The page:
Saturday, July 7, 2012

Xan: Iceland and England (Part 3): Lammykins and puffins and whales, oh my!

Do you know Mark Bittman's minimalist steak recipe?  Salt pepper meat heat eat.

The Icelandic version actually has an extra step: Salt pepper meet meat heat eat.  It is a peculiar fact that in Iceland, I saw most of the animals roaming free before I saw them on my plate.  Lambs, whales, puffins, hot name it. (Joking, Mr. Perkins!  Icelandic hot dogs are made from a mixture of beef, lamb, and pork. Dog is not on the menu...yet).

Lambs are cute...
They don't really belong in this post but look how fluffy they are!
Whales are majestic...
A minke whale, the most common sighting.
Puffins are a little of both...

Lots and lots of puffins.  Binoculars are a necessity here, sorry.

Zoomed way in, you can sort of tell it's a puffin.
Evidently whales and puffins are a bit more majestic than a dinky camera can capture.  You would think they were special, if you saw them with your own eyes.  So it's something to think about, whether you want to eat these special creatures.  Personally, I did think about it, and I'm fine with it.  But your mileage may vary, which is why I decided to be tasteful and not put my live animal pics right next to the corresponding food pics.  It was a strong aesthetic urge,'re welcome, Lin.

By the way, note that sustainability isn't really the issue here. The puffin and minke whale (pronunciation here) are not even close to being endangered.  There are literally millions of puffins in Iceland, and an estimated 100,000 minkes in the North Atlantic alone.  Of these 100,000, Iceland hunted about 60 last year...which if you ask me is a shockingly low number.  They actually have a quota of about 200 whales, but they did not hit it.  Apparently a whale can feed a lot of people.

Okay, let's meet the meat.  Now that I've eaten whale, let me tell you what I think.  I had a "whale burger," but it's really a whale steak in a bun, not ground whale chuck (or whatever the whale equivalent of shoulder meat is).

Sorry I don't have a picture of the inside; it is a red meat that looks a lot like beef.  And it tastes a lot like beef, too, but with a distinctive whaley flavor (gamey? funky? fishy, maybe? don't tell the marine biologists on me) which subtracted more than it added. It was really interesting, but probably the best reason not to eat whale is that it is a more expensive, less tasty version of beef.  At least that is my first impression, based on a single steak from some unspecified part of the giant animal.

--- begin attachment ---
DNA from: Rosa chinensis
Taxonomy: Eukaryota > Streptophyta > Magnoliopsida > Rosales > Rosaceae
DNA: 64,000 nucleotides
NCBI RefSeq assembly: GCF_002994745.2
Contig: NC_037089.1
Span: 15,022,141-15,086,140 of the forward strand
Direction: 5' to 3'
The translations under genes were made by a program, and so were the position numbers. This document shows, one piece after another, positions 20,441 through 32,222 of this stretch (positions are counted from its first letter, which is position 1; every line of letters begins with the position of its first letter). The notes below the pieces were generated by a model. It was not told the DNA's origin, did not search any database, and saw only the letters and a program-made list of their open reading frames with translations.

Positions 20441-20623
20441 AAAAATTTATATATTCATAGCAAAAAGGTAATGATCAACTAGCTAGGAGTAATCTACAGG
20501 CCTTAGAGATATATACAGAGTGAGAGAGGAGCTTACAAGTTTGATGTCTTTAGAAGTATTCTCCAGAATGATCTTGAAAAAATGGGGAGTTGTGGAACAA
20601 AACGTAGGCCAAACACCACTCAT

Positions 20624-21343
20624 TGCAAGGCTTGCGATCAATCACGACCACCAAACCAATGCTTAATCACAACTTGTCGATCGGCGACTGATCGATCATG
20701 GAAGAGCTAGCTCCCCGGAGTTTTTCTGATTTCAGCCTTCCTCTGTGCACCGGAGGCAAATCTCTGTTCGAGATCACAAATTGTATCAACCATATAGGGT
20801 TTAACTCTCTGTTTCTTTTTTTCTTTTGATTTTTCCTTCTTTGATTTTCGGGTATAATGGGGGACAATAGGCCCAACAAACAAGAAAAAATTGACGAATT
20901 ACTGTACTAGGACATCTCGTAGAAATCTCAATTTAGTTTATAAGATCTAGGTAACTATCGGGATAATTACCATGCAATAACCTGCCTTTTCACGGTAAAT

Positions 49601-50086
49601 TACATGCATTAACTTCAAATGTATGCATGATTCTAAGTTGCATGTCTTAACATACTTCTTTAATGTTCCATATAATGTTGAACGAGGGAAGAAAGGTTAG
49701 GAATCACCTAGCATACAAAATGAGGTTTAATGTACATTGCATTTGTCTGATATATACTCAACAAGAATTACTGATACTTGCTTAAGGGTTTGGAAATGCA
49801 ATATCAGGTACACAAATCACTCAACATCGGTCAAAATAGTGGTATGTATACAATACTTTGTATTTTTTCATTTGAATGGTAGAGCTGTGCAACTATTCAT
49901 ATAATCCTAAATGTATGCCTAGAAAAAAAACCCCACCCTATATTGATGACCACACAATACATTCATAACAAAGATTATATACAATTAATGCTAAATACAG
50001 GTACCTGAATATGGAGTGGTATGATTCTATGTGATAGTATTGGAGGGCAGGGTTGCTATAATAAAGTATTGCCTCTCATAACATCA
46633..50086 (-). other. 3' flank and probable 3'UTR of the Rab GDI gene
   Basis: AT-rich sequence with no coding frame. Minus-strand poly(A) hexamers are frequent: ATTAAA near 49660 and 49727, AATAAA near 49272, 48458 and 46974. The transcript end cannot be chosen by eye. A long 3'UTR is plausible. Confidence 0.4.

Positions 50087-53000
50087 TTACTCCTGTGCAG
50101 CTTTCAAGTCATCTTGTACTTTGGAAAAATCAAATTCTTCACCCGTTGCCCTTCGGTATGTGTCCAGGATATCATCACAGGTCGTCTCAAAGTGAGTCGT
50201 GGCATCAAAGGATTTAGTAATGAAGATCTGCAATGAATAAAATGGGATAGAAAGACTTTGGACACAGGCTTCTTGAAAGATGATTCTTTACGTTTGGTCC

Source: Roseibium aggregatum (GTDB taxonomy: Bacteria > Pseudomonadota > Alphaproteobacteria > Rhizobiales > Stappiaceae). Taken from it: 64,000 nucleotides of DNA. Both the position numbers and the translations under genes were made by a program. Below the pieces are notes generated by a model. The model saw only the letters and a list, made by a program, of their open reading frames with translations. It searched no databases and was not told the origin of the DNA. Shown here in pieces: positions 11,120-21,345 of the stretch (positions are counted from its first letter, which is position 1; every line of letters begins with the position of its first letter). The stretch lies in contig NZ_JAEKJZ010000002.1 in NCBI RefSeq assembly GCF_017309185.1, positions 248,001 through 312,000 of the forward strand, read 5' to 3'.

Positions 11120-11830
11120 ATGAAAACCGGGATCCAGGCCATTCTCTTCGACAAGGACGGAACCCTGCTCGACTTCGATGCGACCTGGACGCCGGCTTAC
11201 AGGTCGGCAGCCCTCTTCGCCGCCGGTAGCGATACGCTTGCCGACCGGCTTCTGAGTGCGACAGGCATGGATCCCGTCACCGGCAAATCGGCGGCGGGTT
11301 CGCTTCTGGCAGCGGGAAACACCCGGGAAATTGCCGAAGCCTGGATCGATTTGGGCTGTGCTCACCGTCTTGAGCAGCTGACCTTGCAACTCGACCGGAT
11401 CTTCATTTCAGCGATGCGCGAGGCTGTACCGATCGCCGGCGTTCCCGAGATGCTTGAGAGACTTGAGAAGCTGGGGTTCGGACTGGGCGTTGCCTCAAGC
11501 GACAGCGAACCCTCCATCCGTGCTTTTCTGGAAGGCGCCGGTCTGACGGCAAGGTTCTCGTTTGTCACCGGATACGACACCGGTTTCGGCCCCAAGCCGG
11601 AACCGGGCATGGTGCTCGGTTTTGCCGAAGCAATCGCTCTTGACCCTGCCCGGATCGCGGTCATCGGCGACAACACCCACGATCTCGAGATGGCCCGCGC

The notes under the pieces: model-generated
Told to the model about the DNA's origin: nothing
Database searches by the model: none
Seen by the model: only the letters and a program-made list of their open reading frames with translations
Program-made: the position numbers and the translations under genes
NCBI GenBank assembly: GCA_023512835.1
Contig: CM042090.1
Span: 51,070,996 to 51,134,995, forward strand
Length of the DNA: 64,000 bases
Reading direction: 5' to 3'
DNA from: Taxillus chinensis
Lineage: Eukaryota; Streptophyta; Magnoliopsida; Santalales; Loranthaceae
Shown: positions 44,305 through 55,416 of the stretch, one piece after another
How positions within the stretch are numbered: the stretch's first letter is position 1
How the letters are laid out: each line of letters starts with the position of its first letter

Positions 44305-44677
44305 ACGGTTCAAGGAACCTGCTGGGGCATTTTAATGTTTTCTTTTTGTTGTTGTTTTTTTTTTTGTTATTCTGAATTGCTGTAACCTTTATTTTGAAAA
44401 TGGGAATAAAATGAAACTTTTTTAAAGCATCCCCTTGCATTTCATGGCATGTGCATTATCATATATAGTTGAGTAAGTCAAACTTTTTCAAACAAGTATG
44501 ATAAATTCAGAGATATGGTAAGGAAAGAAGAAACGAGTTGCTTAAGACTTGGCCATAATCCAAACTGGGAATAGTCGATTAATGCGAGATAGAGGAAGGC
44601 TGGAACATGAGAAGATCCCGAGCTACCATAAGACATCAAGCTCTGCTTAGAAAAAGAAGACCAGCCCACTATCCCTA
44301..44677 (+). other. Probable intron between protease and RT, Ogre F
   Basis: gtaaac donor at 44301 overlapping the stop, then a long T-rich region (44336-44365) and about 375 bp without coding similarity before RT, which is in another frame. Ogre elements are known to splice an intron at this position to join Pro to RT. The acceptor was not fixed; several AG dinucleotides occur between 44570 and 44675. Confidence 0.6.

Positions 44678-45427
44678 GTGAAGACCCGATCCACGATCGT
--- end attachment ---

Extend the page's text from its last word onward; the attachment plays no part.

The puffin, on the other hand, was excellent.  I'm not a food critic, and I just had a little bit, and it was marinated in something, so I really don't know if I can describe what puffin tastes like...but what I had was tasty.  Not particularly strongly flavored or anything, just...nice.

Marinated puffin with blueberries

So to see these animals off the plate, we caught a whale-watching boat out of Reykjavik.  It first took us past the puffin island pictured above, where thousands of puffins were nesting.  They didn't seem to mind our presence, and we were able to get pretty close.  Very cool!

Then it was out to sea, where we saw half a dozen minke whales, at least one of which is pictured above. (poor taste!  poor taste!)  For comparison, half a dozen is six more than we saw on our family vacation to New Zealand in 1998.  So, pretty successful by that metric at least.

Unfortunately, Catherine has another metric called an "internal thermometer."  It is basically all she really cares about, and it was more than a little cold and windy on the boat.  The sea was angry that day, my friends.  "I'm not going to make it," she said.  I thought we were sunk.  

But the crew saved the day with a supply of windbreaking red "overalls"...and I really do mean overalls.  Here's Catherine all decked out:

And here she has stolen my binoculars to look at puffins:

I call this one "Wall-E"
On Linden's suggestion, I combined this with an old picture of myself hiding from biting flies:

What's so funny, E-va?

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